The controversy swirling around the National Housing Trust and how it’s funds have been used to buy land in Trelawny that hosts the Outameni Experience is classic. Without going into the details, much of the discussion revolves around something very simple, but essential: national trust.

The many obvious plays on words that Outameni evokes are sadly ironic. Jamaica’s national motto, ‘Out of many, one people’ comes quickly to mind.

If national trust does not exist, the one people who could come out of many, must become divided.

We can all find elected and appointed officials wanting and disappointing in their individual or collective responsibilities. We get encouragement from their willingness to acknowledge that, and also deal with our questions as if they understand the reasonable need for answers. After all, we cannot have them sit with us regularly at breakfast or over a drink and just let loose on what they’ve done.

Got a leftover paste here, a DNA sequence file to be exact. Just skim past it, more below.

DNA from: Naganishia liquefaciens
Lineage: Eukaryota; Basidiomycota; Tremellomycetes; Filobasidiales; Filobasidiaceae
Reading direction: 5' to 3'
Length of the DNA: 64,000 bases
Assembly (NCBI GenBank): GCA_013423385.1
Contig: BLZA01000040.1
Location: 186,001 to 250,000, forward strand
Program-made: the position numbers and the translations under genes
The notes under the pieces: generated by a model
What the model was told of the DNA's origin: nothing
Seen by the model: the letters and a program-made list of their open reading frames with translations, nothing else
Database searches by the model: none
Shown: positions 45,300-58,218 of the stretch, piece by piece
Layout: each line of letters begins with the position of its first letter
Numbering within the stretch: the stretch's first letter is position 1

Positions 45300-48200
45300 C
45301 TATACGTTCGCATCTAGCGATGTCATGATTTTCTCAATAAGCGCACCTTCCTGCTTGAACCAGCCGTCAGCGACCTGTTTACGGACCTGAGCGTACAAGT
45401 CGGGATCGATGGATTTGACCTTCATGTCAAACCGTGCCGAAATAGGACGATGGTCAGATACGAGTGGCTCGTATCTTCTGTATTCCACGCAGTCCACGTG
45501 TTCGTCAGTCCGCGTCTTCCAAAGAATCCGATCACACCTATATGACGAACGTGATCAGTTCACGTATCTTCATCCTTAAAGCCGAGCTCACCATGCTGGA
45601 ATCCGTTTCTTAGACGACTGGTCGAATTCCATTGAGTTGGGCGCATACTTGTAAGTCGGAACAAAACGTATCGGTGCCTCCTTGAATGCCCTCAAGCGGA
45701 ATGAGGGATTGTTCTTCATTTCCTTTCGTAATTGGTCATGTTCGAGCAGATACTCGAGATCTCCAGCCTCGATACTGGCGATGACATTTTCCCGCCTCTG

But defensiveness and obfuscation are more the norm than the exception. I remember making that point as a characteristic of public servants in Jamaica soon after I returned last year and hear the then public defender on local radio. It was too ironic that the public defender seemed so focused on his personal defence.

Much is wrong with politics in Jamaica. Voters have much power in their hands in that regard. But, the electorate does not appoint most public officials. Elected officials and other agencies are charged with keeping them in check. However, they often don’t and we all reap the whirlwind. Too many instances of lax oversight of appointed officials exist. We can rightly look to elected officials to correct that, but they are compromised because many such officials are ‘placements’, to suit political preferences and whims.

National trust is an asset, but like any asset, it can be wasted.

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